never played rag ball after that day, we started playing baseball in that
little yard with a ping pall ball. We played that for several years. It
was quite challenging to hit that curving dropping little ball, but we did.
We even bounced a few off of grandpa's new window and just laughed.
This bank of mine promoted good saving habits. It was tougher to break into than a piggy bank.
Greg: My cousin and I
also played a form of baseball using a ping pong ball and half of an old
baseball bat. We drilled a hole in that half-bat and put a piece of rope
into it so we could hold onto it when we swung. When the ball cracked we
just taped it back up and continued to play. You could make that ball do
most anything by changing your grip on it. I perfected a sinker by
holding it like you would hold a marble ready for shooting. I then threw
it overhand and it dropped like a rock! My cousin couldn't hit it and
begged me to show him how I to throw that pitch! Curve balls and screw
balls were easy to throw but they broke about 2 feet if you threw them
correctly. We spent hours playing that game in my cousin's driveway.
We used the garage door as a backstop and an umpire as the door had
squares in it. One square was the "strike" square as it was right
behind the batter. Thanks for triggering that old memory. Ray
Ray Holloway's Memories (Class of 1953)Greg: Okay, you get one Joe Kurgan story prompted by your comment that he was considered a bully by some. Joe was actually a pretty good student, but could be a trouble maker at times. He wasn't alone in our class of '53. But one story worth mentioning that involved him and Sister Veronica Ann is worth telling. For some reason or another Sister Veronica Ann stopped in on our 8th grade class and challenged any of the boys to a contest. She said she could do the times table up to 12 faster than any boy in our class. She took her position on one blackboard and challenged anyone to take a position on another. I think we were all stunned by this and there was some hesitancy for someone to take up the challenge. But, Joe Kurgan then stepped up and accepted her challenge. We all sat on the edge of our seats as we were all rooting for Joe to win and teach her a lesson! Away the two of them went with chalk dust just flying off their blackboards. It was nip and tuck for awhile but then Joe started to pull away... "Go Joe, go"! We all hoped he could pull it off and he did just that slamming down his chalk a full 10 or 15 seconds before one red-faced nun! All of us roared with laughter as old Sister Veronica Ann had nothing to say for a change! Joe was our hero for the day as he sat back in his desk with a smug grin on his face. "Way to go, Joe", was what we were all saying to him for days.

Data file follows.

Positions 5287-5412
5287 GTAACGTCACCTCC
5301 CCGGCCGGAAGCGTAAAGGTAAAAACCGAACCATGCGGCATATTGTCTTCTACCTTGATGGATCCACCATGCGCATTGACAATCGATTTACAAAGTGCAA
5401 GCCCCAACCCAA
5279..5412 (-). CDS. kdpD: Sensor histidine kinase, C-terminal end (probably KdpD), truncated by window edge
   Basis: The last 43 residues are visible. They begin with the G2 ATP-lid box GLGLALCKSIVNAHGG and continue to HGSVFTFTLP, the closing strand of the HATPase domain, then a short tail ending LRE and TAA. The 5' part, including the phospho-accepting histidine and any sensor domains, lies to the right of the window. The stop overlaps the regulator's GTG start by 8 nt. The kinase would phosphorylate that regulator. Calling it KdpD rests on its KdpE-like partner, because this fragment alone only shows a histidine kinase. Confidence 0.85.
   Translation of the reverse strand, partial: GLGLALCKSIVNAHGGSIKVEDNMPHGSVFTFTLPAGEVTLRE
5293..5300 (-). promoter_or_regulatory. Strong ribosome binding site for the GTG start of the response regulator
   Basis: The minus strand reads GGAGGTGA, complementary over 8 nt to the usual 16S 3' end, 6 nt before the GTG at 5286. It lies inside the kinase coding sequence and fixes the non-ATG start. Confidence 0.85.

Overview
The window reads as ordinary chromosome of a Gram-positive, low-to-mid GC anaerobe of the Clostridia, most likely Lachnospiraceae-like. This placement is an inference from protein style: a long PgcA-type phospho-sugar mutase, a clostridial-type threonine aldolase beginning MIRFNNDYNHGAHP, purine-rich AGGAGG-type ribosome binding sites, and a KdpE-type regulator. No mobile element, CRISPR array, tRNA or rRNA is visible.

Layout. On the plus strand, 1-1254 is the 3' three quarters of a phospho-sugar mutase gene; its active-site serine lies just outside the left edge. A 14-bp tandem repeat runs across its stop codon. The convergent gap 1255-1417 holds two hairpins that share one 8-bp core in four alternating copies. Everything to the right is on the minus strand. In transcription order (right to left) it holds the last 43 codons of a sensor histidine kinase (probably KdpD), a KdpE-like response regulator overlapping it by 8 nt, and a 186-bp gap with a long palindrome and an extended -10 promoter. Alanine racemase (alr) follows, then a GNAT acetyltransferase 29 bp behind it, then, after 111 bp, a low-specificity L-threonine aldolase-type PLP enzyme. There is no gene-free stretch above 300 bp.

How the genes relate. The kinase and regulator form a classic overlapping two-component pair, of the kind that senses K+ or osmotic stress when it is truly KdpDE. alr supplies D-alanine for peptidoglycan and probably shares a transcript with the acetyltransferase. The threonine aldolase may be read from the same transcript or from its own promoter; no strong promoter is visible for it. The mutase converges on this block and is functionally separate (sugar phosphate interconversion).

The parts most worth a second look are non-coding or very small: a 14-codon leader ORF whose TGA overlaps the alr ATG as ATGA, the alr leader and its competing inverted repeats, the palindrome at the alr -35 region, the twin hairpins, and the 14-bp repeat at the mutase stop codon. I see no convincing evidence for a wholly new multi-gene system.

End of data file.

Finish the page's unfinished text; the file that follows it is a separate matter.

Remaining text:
I was telling Joyce Janus Bond about your St. Mark memory page and she has one for you. She remembers that when our class was making Our First Holy Communion all of the water fountains were covered to prevent us from taking a sip of water
before receiving Communion. Talk about the olden days ....
Joyce Pecka Wildeboer class of 1955.
Every Wednesday, we were let out of school at 2:00, so that Public School Children (Catholics called them "Publics") could come to our school for Catechism lessons. I loved Wednesdays better than any other day of the week. We would come back from lunch at 1:00 and only have one hour until dismissal. During that hour, I remember one of my teachers letting us read a Science Book. That is the only science that I remember in grade school. My brother, cousins and I got our Science Education on Sundays when we took the subway to the end of the line in Jackson Park. We would walk about a mile to the Museum of Science and Industry, where we always got in free. We would spend the day pressing buttons and sometimes reading to find out what we just saw happen. That was the first time that I saw myself on Television.
I holding my cousin Barbara Ziminy, dressed in my Sunday Church Clothes
My Little cousin Mike didn't seam to enjoy it as much as I did.
Thanks for the memories Phil, Father Faucher was
quite a guy. He was responsible for getting me and you into
basketball. St. Mark did not have a gymnasium, so he arranged for us
to get some practice time every week at a Chicago Public School near
by. He coached us to the 8th Grade Catholic North Side Championship
in 1954, There are some articles about our thrilling victories that
I scanned on my St.
Mark Web page. (Phil and Father Faucher passed away in 2012)
Father Faucher with my sister Pat (She was the "May Queen" in 1957)
More St. Mark page 1
Go to St. Mark Page 2 to see what we look like today
Pictures inside of St. Mark Church
Some of my memories
High School Memories Page
My Teaching Memories
Try the search page.
Please let me know if you find anyone that we can add to the list.